Stability of Nail Reinforced Boreholes

  • Euripides PapamichosEmail author
Conference paper
Part of the Springer Series in Geomechanics and Geoengineering book series (SSGG, volume 11)


Rock nailing of the borehole is considered as a means to reinforce the rock and increase its borehole failure strength. The technique is modeled using Cox’s original shear-lag method. In the continuum sense, nail reinforcement is viewed as a body force that acts as a confinement. Borehole stability is analyzed using an analytical solution that couples the effects of the nails and the rock. Results for a reinforced with a given nail density and an un-reinforced borehole are presented. They show that the nail length and the nail-rock contact parameter play an important role in the stability. Rock dilation is also important since the action of the nails is mobilized from the difference in displacement between the rock and the nail. The results show the potential for a significant increase in borehole strength.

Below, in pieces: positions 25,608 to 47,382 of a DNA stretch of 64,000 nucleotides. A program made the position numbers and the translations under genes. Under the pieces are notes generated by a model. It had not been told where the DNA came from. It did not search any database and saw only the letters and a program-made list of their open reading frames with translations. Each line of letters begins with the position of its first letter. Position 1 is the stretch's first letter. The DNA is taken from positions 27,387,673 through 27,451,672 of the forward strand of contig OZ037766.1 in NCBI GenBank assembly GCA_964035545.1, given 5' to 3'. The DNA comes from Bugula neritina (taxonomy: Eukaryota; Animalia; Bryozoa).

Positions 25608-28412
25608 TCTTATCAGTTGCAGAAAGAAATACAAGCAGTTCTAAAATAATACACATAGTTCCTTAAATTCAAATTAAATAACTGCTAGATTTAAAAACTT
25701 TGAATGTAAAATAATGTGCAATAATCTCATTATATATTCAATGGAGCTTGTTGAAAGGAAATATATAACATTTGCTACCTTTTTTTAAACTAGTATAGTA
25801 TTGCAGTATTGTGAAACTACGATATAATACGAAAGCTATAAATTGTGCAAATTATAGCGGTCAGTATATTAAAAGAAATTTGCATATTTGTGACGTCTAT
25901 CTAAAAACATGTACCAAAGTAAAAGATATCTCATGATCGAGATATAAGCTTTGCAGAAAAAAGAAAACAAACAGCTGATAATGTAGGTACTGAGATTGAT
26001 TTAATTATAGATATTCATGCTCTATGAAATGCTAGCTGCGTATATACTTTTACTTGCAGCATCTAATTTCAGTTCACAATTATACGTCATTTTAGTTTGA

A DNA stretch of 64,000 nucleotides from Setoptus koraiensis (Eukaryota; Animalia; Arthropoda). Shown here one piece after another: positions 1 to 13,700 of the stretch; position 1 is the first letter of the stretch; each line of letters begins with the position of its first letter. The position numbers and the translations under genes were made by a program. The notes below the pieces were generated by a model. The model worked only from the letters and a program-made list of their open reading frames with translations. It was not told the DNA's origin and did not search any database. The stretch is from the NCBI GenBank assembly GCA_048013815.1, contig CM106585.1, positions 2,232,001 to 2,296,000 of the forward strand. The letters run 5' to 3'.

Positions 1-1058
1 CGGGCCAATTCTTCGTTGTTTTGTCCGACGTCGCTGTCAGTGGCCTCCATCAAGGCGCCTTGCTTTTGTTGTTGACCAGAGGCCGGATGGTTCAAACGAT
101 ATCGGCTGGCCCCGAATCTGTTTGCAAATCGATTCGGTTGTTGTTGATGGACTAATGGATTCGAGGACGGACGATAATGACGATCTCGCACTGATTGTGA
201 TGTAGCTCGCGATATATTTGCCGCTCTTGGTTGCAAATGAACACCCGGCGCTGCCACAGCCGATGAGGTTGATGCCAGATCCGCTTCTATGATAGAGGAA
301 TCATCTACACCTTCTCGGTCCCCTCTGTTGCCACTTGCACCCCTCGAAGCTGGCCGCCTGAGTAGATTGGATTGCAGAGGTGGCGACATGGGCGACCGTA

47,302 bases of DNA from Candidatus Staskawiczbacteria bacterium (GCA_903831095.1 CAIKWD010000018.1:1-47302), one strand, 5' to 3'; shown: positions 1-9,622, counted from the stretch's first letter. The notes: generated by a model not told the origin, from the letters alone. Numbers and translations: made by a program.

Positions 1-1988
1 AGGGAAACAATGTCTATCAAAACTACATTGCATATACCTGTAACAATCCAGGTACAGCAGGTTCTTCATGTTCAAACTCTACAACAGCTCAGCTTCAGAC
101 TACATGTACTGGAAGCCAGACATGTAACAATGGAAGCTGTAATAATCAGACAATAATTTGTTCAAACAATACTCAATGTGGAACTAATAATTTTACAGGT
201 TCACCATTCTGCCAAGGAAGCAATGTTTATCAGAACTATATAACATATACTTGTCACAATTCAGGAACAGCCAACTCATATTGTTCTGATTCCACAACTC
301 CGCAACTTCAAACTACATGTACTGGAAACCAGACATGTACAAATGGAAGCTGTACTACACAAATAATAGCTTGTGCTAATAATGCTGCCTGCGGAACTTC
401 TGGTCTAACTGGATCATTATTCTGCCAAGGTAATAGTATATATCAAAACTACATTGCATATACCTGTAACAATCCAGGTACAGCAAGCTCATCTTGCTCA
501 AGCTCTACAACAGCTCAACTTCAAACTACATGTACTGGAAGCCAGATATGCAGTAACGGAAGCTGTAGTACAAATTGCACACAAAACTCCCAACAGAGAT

Rock nailing Rock reinforcement Borehole stability Free surface Contact force 



The author wishes to thank Statoil for supporting this research and in particular JH Jøranson and JS Andrews for many discussions and their continuing support.


  1. R.J. Byrne, D. Cotton, J. Porterfield, C. Wolschlag, G. Ueblacker, Manual for design and construction monitoring of soil nail walls. U.S. Department of Transportation, Federal Highway Administration, Report No. FHWA-SA-96–069R, Nov. 1996 (Revised October 1998) (1998)Google Scholar
  2. H.L. Cox, The elasticity and strength of paper and other fibrous materials. Br. J. Appl. Phys. 3, 72–79 (1952)CrossRefGoogle Scholar
  3. E. Papamichos, I. Vardoulakis, Rock nail reinforcement of a free surface. Int. J. Numer. Anal. Methods Geomech. 35: n/a. doi:10.1002/nag.1003 (2011)Google Scholar

Copyright information

© Springer Science+Business Media B.V. 2011

Authors and Affiliations

  1. 1.Department of Civil EngineeringAristotle University of ThessalonikiThessalonikiGreece
  2. 2.SINTEF Petroleum ResearchTrondheimNorway

Personalised recommendations